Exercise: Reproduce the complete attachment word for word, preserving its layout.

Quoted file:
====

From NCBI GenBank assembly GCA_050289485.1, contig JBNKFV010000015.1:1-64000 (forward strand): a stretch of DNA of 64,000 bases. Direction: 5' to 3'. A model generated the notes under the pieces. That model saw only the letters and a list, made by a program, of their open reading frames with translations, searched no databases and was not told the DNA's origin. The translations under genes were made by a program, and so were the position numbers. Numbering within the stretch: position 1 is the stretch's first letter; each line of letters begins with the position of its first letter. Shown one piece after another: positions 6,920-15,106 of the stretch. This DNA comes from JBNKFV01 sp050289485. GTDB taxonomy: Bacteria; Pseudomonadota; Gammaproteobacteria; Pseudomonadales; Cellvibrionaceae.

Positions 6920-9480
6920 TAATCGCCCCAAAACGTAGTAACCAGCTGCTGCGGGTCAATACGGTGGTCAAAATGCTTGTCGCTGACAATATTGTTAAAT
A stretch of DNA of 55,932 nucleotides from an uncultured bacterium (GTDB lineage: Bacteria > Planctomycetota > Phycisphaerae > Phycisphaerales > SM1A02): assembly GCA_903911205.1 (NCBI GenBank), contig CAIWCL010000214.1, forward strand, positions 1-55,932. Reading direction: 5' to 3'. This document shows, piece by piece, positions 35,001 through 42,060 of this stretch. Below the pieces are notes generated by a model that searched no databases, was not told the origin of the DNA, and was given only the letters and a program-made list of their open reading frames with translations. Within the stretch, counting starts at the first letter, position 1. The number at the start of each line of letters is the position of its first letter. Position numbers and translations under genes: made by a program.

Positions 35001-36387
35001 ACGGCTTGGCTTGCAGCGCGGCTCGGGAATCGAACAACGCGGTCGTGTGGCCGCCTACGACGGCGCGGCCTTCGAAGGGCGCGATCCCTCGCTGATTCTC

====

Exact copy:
From NCBI GenBank assembly GCA_050289485.1, contig JBNKFV010000015.1:1-64000 (forward strand): a stretch of DNA of 64,000 bases. Direction: 5' to 3'. A model generated the notes under the pieces. That model saw only the letters and a list, made by a program, of their open reading frames with translations, searched no databases and was not told the DNA's origin. The translations under genes were made by a program, and so were the position numbers. Numbering within the stretch: position 1 is the stretch's first letter; each line of letters begins with the position of its first letter. Shown one piece after another: positions 6,920-15,106 of the stretch. This DNA comes from JBNKFV01 sp050289485. GTDB taxonomy: Bacteria; Pseudomonadota; Gammaproteobacteria; Pseudomonadales; Cellvibrionaceae.

Positions 6920-9480
6920 TAATCGCCCCAAAACGTAGTAACCAGCTGCTGCGGGTCAATACGGTGGTCAAAATGCTTGTCGCTGACAATATTGTTAAAT
A stretch of DNA of 55,932 nucleotides from an uncultured bacterium (GTDB lineage: Bacteria > Planctomycetota > Phycisphaerae > Phycisphaerales > SM1A02): assembly GCA_903911205.1 (NCBI GenBank), contig CAIWCL010000214.1, forward strand, positions 1-55,932. Reading direction: 5' to 3'. This document shows, piece by piece, positions 35,001 through 42,060 of this stretch. Below the pieces are notes generated by a model that searched no databases, was not told the origin of the DNA, and was given only the letters and a program-made list of their open reading frames with translations. Within the stretch, counting starts at the first letter, position 1. The number at the start of each line of letters is the position of its first letter. Position numbers and translations under genes: made by a program.

Positions 35001-36387
35001 ACGGCTTGGCTTGCAGCGCGGCTCGGGAATCGAACAACGCGGTCGTGTGGCCGCCTACGACGGCGCGGCCTTCGAAGGGCGCGATCCCTCGCTGATTCTC